Recent research shows that 12% of young people (10 to 14 years of age) share personal information online.
The internet and technology are essential parts of young people’s lives and as digital natives, their thoughts and opinions about privacy and safety can be quite different to ours. An understanding of the risks, along with a few simple strategies, can go a long way toward making the internet a safer place for your children.
If your child shares personal information online such as their phone number, address or location, you would be understandably worried. There are other types of sharing to be aware of too. Pictures shared online can easily spread further than intended. If sharing pictures of your child, be aware of identifying factors such as school names on uniforms or sporting club locations. This type of information could lead to scams, spam, fraud and even identity theft.
Protecting your child's (and your) privacy isn't always going to be easy. but there are steps you can take to promote online safety. And remember, no one should be afraid to ask for help.
Get involved in their digital habits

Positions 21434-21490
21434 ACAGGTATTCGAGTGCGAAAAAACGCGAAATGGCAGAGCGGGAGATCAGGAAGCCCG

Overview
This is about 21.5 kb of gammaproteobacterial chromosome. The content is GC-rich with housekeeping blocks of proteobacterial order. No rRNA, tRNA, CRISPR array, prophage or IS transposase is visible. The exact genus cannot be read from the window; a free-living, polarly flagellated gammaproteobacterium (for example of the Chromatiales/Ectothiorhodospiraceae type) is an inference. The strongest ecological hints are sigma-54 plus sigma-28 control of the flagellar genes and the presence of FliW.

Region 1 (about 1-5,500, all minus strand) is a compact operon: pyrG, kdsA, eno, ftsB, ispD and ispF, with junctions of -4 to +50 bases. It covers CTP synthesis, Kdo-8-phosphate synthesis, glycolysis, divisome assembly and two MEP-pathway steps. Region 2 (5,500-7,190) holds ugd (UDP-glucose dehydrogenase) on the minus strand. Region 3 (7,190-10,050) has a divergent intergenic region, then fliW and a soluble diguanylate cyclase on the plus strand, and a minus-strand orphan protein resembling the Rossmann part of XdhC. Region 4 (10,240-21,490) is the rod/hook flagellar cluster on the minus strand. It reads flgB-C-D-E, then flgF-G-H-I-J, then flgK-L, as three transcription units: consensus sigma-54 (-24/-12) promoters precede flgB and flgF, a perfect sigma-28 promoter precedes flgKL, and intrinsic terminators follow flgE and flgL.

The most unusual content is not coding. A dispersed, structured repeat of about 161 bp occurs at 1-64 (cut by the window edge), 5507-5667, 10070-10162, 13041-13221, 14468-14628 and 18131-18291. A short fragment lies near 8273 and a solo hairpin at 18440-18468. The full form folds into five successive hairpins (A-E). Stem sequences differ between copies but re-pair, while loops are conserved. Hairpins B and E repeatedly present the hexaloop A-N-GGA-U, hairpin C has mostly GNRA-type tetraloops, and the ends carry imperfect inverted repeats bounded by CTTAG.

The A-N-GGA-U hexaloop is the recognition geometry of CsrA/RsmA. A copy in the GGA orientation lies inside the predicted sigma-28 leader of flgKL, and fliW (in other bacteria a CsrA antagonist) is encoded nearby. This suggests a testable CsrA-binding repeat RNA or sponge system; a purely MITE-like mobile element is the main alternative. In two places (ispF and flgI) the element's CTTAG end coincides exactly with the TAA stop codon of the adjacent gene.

Understand how your children are using technology and the internet and explore the privacy settings of devices, apps and websites together. Don't know where to start? Explore the eSafety Guide for tips.
Be a role model for good privacy practices
Set strong passwords and think twice before sharing or tagging photos. If you see images of you or your children online that concern you, ask that they are removed. Find out how to share photos privately with family and friends.
Share age-appropriate advice with your children
Toddlers (2 - 5 years of age) | start building good habits by:
Children (6 - 17 years of age) | Responsible digital citizenship includes:
Life Education has been endorsed by the eSafety Commissioner as a Trusted eSafety Provider (see esafety.gov.au for more information).
Recommend your school books our bCyberwise module, and help teach children aged 8-11 about: